Your Mission: The Superhero

As the executive of your nonprofit, you have the ability and responsibility to be one of the authors of your nonprofit’s story and one of the creators of your nonprofit’s future.

As the executive, you share your responsibility for authorship and creation with the board and other senior professionals.  Since your tenure with your nonprofit will probably be longer than any of your current board members’, you are also the leading influence.

Board service primarily affects the social resume of your members.  However, your work at your nonprofit affects your professional resume.  Your have a vested interest in the quality of the story and the value your nonprofit creates from its story.

Your nonprofit’s story is a little about its history, a little about what it is currently doing, and mostly about what it plans to do.  It is much more than the mission statement and vision although those are key elements in the story.  Your nonprofit’s story focuses on where your vision is going to take your mission, community, and clients.  The story tells the listener how the programming and donors are going to propel the mission and clients forward.  It tells the community how much better life will be for the community and the client after each client completes his or her journey.  The story ends with how much more there is to do and how added support will be beneficial to the community and clients.

You know the potential of your nonprofit better than anyone.  As a result, you are the best person to tell the story.  The other leaders (board and senior staff) need to be co-authors with you.  All of the authors must have a sense of ownership so that they will be committed to and inspired by the story.

All of the authors also have roles as creators.  Their sense of ownership in your joint creation will help to ensure they want to contribute to the creation process.  While everyone who contributes to the story has an interest in the creation process, no one has a greater interest than you.

Next Step:

Outline your nonprofit’s story (use your mission, clients, and vision as the inspiration)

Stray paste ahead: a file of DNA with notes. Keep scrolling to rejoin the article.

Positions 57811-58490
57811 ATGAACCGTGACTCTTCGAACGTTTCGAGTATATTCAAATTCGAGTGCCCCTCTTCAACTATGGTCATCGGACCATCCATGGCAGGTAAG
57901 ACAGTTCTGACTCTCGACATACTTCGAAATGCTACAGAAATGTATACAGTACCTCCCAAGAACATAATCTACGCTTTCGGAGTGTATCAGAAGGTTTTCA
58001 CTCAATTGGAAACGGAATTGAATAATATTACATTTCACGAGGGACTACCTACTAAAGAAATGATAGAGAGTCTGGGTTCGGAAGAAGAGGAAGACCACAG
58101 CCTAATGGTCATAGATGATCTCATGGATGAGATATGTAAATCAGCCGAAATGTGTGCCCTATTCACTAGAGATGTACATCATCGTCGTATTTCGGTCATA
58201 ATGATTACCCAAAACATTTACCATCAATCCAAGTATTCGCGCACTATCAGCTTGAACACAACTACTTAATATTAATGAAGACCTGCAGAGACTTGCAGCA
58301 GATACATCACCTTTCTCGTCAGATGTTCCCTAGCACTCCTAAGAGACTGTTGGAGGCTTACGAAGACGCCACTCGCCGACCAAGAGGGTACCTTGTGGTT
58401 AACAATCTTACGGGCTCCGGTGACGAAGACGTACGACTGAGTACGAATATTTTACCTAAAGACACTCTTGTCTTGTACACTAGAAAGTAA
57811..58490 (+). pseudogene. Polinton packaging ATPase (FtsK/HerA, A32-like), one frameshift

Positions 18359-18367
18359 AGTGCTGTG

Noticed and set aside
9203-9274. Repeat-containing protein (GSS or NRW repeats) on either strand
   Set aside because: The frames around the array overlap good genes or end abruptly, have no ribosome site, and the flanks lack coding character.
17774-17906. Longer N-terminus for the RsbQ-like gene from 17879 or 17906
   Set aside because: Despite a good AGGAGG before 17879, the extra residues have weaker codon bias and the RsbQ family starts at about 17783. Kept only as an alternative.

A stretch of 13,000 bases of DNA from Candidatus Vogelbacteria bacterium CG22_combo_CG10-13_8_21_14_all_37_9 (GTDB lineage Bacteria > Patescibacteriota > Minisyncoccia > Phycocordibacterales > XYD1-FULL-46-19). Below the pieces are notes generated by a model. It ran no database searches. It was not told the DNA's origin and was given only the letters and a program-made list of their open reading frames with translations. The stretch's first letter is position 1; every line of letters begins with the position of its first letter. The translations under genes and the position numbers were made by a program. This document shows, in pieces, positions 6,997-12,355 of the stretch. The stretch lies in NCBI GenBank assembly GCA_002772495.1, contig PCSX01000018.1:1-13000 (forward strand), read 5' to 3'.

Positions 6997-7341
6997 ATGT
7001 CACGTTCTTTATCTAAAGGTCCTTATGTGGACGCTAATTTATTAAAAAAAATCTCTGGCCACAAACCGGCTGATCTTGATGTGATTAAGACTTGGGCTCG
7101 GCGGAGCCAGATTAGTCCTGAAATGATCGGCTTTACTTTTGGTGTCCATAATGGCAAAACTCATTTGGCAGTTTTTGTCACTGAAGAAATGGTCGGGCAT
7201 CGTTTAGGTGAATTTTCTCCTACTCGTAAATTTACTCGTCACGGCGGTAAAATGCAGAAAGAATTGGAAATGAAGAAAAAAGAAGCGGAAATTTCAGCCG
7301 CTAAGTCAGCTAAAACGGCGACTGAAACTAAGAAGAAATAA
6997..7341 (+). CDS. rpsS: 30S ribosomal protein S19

Ask your co-authors to help you flesh out and refine the story

Ask your co-authors to help you design the creation plan

Once you have your story and creation plan, share them with your stakeholders.  Remember that you will need multiple versions of the story and creation plans.  Each stakeholder group has different priorities, expectations, and interests so they need a story with a slightly different emphasis.

When the promises of your story are actualized by your creation process, your nonprofit will have made a meaningful, measurable, and durable impact on your community.  As your plan reaches meaningful milestones, you will notice an increase in your nonprofit’s sustainability, community support, and the perception of mission relevance by your stakeholder groups and community.

Think of community engagement, increased sustainability, donor generosity, donor loyalty, and more donors as the benefits of bringing a well-written story to life.  You can measure how well your story is written by the number of stakeholders and community members the story inspires.

Tell your community why your nonprofit is one of its superheros.

Take It Further:

Rewrite your nonprofit’s story every year about 6 months after the new board members are installed (it helps to create a sense of ownership and by then they should know enough to be comfortable contributing to the story)

Invite a few of your donors to be part of writing the story (it will raise their potential to be enthusiastic supporters of the creation process)


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